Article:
Buchholz grateful for Varitek's guidance
Red Sox captain lights the way, catching his third no-hitter
BOSTON -- Even in the afterglow of making history as the first rookie Red Sox pitcher to throw a no-hitter Saturday, Clay Buchholz made sure to credit someone who has seen this type of thing before.
"[He had] just an incredible role," Buchholz said of his catcher, Red Sox captain Jason Varitek. "The way he breaks down each hitter and the way that we go over them before the game, it's unlike anything that I have ever seen before, how much pride and passion he takes in everything that he does."
Varitek has caught each of the club's last three no-hitters, the only such active catcher in the game to accomplish that feat. Varitek was also behind the plate for Derek Lowe's gem on April 27, 2002, also a 10-0 Red Sox rout, and April 4, 2001, when Hideo Nomo turned the trick, also against the Orioles.
Varitek is fond of saying, "I just drop the fingers, they [pitchers] are the ones who have to make the pitches." Saturday night was no different.
"[Buchholz] did an excellent job," Varitek said. "He established his fastball early and took awhile before they got a look at his other stuff and stayed aggressive. He did a phenomenal job. The bullpen needed it after [Friday] and just, it was great."
Red Sox manager Terry Francona has always known what the captain has meant to his pitching staff's preparation.
"I know Clay's name will be in the record books," Francona said. "I hope Jason's right under it, because he deserves it. They were huddled in front of his locker [before the game]. Jason puts a lot into it, a lot of care."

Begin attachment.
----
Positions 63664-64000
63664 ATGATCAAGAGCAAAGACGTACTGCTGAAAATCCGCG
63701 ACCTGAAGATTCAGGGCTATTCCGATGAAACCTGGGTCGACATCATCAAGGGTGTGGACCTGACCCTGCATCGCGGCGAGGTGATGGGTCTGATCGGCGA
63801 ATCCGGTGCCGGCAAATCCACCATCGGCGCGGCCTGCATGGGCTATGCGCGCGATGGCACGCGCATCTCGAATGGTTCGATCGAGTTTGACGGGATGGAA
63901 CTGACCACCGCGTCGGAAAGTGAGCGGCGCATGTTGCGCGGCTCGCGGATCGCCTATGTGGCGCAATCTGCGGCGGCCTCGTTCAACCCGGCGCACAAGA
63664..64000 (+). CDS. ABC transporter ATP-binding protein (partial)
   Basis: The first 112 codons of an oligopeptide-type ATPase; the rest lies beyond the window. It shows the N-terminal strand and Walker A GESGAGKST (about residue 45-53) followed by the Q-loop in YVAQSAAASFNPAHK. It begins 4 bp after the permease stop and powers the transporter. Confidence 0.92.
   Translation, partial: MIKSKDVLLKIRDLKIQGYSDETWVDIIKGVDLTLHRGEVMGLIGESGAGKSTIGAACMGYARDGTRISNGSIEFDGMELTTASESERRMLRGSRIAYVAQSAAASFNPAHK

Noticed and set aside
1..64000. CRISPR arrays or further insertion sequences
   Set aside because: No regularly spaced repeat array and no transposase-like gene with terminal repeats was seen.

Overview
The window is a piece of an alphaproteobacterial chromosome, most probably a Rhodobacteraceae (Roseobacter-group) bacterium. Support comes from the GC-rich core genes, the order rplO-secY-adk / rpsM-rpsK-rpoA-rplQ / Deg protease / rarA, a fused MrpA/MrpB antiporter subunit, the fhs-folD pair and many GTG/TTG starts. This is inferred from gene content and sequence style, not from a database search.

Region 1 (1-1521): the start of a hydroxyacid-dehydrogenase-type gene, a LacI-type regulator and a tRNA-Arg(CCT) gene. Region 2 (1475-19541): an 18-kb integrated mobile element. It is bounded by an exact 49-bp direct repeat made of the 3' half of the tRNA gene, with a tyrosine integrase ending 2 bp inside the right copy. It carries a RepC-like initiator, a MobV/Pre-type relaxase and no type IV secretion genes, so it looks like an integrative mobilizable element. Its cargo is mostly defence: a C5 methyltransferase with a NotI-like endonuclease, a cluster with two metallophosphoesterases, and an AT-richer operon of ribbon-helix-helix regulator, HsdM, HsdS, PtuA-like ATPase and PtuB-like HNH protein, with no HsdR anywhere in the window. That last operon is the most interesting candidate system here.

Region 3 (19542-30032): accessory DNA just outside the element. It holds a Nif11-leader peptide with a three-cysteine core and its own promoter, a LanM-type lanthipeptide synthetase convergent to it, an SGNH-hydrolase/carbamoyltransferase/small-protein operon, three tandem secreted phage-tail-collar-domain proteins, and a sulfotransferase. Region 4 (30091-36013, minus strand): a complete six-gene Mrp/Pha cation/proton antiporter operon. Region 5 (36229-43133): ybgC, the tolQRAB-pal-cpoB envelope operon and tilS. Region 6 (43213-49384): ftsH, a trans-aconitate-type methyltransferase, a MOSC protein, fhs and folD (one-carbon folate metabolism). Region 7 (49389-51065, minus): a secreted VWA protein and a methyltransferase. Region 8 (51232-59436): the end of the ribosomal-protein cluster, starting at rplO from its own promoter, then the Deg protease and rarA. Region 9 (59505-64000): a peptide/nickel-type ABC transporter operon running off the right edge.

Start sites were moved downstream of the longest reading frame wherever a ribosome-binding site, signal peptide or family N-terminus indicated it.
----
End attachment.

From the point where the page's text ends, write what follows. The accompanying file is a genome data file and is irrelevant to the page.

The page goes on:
Varitek had the best view on the field for many of the spectacular plays that made Saturday night special.
"[Dustin] Pedroia [made a] great play up the middle [in the seventh] and then Buchholz stabbed that one [in the eighth]," Varitek said. "It seems to happen. You need to have some favor defensively for that to happen through nine innings. But [Buchholz] did such a phenomenal job."
For someone who's been on the field for American League Championship Series and World Series celebrations in 2004, Varitek could sense something special as the final three innings approached.
"I think it started a little earlier," he said. "I wouldn't call it pressure, but you don't want to put something down that is completely different. You want to keep trying [to] think ahead and do things. [Buchholz] still ultimately has to make the pitches, and he did. I think it was all set up by his fastball complementing his three other offspeed pitches."
In just his second big league start, Buchholz gained new appreciation of just how important Varitek has become over his 10-plus years in the Red Sox organization.
"Back there, when he calls the game, you can see him thinking ... 'What pitch do you want to throw?' and you don't come across guys that often that make the game easier while they are playing. He is just a great [tribute] to what happened tonight, and I am glad to say that I got to throw to Jason Varitek."
Mike Petraglia is contributor to MLB.com. This story was not subject to the approval of Major League Baseball or its clubs.